A Brief, Artistic Introduction to Nikola Tesla

This week­end marked the 154th birth­day of Niko­la Tes­la, the Serbian/Croatian emi­gre whose work on elec­tro­mag­net­ism and electro­mechan­i­cal engi­neer­ing con­tributed to the birth of com­mer­cial elec­tric­i­ty. Espe­cial­ly dur­ing the past year, his name has regained a fair amount of cur­ren­cy, not least because there’s a very sporty elec­tric road­ster now named after him. In hon­or of his birth­day, the clip above gives a very quick and artis­tic intro­duc­tion to Tes­la’s life and work …

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Comments (4)
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  • Dana Sumar says:

    Dear Sir,
    Here­with a copy of entry from Wikipedia that explains Tes­la’s nation­al­i­ty.

    “Born an eth­nic Serb in the vil­lage of Smil­jan, Croa­t­ian Mil­i­tary Fron­tier in Aus­tri­an Empire (today’s Croa­t­ia).…”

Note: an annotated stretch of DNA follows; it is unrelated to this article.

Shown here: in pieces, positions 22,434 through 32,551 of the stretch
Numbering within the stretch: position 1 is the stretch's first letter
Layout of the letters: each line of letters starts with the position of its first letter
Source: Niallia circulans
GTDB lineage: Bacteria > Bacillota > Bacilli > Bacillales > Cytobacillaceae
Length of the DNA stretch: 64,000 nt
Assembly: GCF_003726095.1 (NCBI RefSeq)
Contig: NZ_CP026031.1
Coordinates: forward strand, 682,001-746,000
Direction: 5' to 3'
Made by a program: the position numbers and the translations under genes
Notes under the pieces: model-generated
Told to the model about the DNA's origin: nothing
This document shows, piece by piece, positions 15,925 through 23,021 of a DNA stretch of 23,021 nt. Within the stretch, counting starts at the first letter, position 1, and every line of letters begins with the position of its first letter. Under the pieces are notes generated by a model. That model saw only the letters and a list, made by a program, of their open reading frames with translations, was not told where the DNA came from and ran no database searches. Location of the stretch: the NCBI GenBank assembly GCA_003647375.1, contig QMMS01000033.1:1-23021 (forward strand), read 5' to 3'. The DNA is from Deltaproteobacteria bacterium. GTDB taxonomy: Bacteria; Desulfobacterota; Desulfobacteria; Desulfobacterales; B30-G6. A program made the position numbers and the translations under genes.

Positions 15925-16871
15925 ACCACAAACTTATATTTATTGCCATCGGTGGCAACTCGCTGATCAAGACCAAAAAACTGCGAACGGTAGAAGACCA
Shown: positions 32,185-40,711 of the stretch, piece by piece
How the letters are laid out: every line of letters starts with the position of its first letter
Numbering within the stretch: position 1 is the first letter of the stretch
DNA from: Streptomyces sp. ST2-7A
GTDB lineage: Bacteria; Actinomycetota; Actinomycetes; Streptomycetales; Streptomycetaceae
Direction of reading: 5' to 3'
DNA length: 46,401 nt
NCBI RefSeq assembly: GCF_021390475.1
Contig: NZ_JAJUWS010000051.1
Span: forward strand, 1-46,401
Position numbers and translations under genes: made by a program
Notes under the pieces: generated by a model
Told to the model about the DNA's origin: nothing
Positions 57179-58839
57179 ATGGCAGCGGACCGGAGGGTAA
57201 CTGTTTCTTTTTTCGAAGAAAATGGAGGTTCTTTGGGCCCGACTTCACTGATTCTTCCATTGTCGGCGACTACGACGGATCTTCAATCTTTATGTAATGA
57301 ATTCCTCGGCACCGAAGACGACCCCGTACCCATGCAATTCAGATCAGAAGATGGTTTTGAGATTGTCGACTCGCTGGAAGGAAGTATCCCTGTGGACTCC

Your high­brow web­site is excel­lent and so should be your infor­ma­tion.
    Best Regards,

  • Alton Anthony says:

    Thank you for pro­mot­ing the real his­to­ry.

  • Chris says:

    This was a nice post. I just fin­ished read­ing a good book of his­tor­i­cal fic­tion about Tes­la, “The Inven­tion of Every­thing Else” by Saman­tha Hunt. Check it out for a quick and inter­est­ing read: http://www.amazon.com/Invention-Everything-Else-Samantha-Hunt/dp/061880112X

  • Ivy says:

    One mis­take was made when it’s said that Tes­la was Croa­t­ian emi­gre. He nev­er was Croa­t­ian and nev­er lived in Croa­t­ia. He was born Serb in Aus­tro-Hun­garia, and until his death he was liv­ing one a pen­sion giv­en him by the Yugoslav gov­ern­ment. So after the Aus­tro-Hun­garia there was Yugoslavia. No Croa­t­ia what­so­ev­er. It’s impor­tant to stick to the facts.
    Best regards!

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